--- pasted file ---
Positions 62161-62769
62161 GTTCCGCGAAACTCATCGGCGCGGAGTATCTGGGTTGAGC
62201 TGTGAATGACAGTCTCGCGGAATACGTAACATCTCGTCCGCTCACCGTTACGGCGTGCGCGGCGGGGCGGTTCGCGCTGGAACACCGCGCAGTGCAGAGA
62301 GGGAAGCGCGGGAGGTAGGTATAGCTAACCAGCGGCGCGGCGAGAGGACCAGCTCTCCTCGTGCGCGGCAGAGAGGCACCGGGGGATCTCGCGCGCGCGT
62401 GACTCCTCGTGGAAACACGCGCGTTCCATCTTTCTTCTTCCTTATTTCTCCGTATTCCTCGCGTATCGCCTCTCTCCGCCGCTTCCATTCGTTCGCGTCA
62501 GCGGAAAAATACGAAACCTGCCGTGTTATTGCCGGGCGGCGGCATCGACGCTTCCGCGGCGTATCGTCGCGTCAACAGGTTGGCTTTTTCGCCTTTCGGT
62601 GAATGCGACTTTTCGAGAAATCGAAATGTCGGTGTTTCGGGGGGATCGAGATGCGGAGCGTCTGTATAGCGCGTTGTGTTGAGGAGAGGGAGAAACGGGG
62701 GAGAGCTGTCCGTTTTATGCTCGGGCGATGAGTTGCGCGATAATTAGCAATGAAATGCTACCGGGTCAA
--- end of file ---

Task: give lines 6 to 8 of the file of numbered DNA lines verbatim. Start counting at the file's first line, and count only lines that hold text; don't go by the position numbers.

62501 GCGGAAAAATACGAAACCTGCCGTGTTATTGCCGGGCGGCGGCATCGACGCTTCCGCGGCGTATCGTCGCGTCAACAGGTTGGCTTTTTCGCCTTTCGGT
62601 GAATGCGACTTTTCGAGAAATCGAAATGTCGGTGTTTCGGGGGGATCGAGATGCGGAGCGTCTGTATAGCGCGTTGTGTTGAGGAGAGGGAGAAACGGGG
62701 GAGAGCTGTCCGTTTTATGCTCGGGCGATGAGTTGCGCGATAATTAGCAATGAAATGCTACCGGGTCAA